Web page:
With the budget in mind, the next component that the comp plan must contain is focus. With that I mean the plan must focus on the goal for the individual or team. For example, if incremental gross profit is the goal, then you focus the pay plan on reaching certain levels of gross, rather than rewarding for selling a particular number of units. If attaining or remaining at a certain level of CSI is an essential element of a person’s job description, then certainly a portion of the comp plan must be driven by CSI. Additionally, the comp plan should be weighted toward the various elements of the employee’s job description. For example, if you considered CSI to be 50 percent of the person’s job description, then 50 percent of the comp should be focused on CSI.
The next component a comp plan must contain is motivation. It must allow the employee to motivate themselves. If you put an incentive in the comp plan, it must be based around attainable goals. Put the carrot too far away, and one totally loses sight of it - or worse yet, it becomes a disincentive to try to overachieve. Additionally, whether or not the comp plan has an incentive (hard to believe an auto dealer wouldn’t have an incentive in a comp plan though), the rewards should reflect the interests of the employee(s). Money usually is the top priority, but some employees will trade some of the money for more time off. Others seek recognition. Still others like perks like travel or merchandise. It boils down, especially in management, to understanding the individual and what is important to them.
The fourth component is fairness. It has to be a win-win comp plan. The employee certainly has to feel like they are being rewarded for working hard to reach your goals. If you don’t compensate them fairly, certainly someone else will. If you overpay them then you certainly will either not attain the goals that you set out to accomplish, or you will artificially limit what your dealership can achieve.
How is the latter possible? I know a dealer that is in a medium sized market with a solid economy. It is a successful dealership in a market that is ripe with special finance opportunities. He hired a person to handle their special finance efforts. The job description had that person doing everything from inventory to sales to funding. He set the comp plan to pay them 25 percent of the special finance department’s gross profit.
According to the benchmarks above that is a bargain. The problem is that while they are averaging about 25 units a month, with $50,000 to $60,000 in gross profit - that is about the limit of what one person can handle - or desires to handle. You can do the math and see that there is little motivation for the special finance manager to grow much more. The problem is that in the market they are in, this dealer is leaving a minimum of 50 additional sales per month on the table.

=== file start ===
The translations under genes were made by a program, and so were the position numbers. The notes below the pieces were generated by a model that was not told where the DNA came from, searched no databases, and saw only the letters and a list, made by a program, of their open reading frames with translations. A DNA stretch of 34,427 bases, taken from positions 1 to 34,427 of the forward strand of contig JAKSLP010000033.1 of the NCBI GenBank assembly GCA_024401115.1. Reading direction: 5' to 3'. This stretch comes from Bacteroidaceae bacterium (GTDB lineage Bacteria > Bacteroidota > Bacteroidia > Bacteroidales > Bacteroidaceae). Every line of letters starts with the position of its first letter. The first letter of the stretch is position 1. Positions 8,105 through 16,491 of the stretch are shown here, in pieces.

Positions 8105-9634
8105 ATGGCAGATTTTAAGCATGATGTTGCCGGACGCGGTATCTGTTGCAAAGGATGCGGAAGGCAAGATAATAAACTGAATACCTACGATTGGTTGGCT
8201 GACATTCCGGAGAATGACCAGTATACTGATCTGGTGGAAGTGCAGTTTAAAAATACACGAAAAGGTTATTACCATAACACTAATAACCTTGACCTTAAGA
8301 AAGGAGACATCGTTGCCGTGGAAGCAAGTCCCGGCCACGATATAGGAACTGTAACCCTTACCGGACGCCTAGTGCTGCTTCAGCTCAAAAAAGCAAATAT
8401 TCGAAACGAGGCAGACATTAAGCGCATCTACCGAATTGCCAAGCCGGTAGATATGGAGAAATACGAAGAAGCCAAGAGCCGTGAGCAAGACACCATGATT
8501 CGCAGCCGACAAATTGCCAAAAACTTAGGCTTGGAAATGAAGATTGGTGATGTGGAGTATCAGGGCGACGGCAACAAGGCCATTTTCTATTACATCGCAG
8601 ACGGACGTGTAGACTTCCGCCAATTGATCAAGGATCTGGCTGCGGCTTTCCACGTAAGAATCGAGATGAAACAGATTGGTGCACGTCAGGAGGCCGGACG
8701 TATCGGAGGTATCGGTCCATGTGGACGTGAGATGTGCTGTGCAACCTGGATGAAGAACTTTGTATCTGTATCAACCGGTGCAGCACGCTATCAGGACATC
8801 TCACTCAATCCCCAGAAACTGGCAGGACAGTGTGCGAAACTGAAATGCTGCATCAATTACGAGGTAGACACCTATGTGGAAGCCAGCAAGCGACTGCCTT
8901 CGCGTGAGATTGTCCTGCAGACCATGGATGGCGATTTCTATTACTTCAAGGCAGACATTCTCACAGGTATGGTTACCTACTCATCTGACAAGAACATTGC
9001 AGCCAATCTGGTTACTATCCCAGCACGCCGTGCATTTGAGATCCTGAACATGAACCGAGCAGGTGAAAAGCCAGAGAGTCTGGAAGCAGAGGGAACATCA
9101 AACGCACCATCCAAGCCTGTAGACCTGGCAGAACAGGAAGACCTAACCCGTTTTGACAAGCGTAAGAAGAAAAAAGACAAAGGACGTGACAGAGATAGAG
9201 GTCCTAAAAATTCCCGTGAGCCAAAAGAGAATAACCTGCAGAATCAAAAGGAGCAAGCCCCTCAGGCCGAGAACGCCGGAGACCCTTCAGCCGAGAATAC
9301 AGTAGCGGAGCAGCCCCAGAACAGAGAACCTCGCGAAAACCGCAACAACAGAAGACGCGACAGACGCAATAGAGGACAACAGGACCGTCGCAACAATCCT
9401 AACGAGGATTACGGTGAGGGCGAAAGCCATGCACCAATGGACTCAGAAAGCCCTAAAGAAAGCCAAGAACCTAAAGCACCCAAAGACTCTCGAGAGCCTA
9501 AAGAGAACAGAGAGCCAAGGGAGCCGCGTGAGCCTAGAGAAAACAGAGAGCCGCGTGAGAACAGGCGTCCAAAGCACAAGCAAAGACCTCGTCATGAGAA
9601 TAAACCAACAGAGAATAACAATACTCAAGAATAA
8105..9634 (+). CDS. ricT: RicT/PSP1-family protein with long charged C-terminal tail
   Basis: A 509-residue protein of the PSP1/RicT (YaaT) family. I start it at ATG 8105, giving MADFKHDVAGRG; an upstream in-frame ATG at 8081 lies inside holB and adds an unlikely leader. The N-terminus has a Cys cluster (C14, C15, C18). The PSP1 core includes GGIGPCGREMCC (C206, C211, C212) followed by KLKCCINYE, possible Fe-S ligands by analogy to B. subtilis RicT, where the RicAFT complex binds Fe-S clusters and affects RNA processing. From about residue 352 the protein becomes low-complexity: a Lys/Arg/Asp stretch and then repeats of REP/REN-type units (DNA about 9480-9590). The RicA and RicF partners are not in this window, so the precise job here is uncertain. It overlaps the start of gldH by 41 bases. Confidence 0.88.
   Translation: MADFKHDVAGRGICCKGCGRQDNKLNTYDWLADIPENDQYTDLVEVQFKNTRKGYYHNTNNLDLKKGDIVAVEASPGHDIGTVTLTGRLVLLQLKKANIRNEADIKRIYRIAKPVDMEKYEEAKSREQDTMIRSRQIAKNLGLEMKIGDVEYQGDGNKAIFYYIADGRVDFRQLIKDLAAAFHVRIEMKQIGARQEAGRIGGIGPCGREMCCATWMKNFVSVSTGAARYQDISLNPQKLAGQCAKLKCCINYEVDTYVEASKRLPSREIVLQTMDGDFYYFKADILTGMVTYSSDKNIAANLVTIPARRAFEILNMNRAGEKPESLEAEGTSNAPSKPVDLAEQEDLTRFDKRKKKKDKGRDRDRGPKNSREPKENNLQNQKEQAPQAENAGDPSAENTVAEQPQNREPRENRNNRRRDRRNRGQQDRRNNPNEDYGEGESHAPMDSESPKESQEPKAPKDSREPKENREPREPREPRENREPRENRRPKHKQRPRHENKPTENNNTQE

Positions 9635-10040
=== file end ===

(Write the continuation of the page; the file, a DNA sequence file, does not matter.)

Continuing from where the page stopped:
We have now identified that comp plans must budget, must focus, need to motivate, and must be fair. What is the last component? Consistency. There are those that argue that consistently tweaking pay plans drives superior performance. I believe that consistently tweaking pay plans drives good people away. No more than any other dealer, I do not like surprises when it involves my assets or line item expenses on my financial statement. Neither do the employees who work with you like surprises to their income stream. Good relationships are built on trust, and when their comp plans are continually modified, the trust tends to wane. That is not to say that comp plans should never be changed - certainly as businesses ebb and flow the need will sometimes occur. Those times should be the exception however, not the standard.
As I said in the beginning, compensation plans can be challenging - one man’s gain is another man’s pain. It will often take time to master the art of developing successful comp plans. However, it is worth the effort as if comp plans are structured properly at the onset, then they can be a source of great inspiration and profits for all parties. Good selling!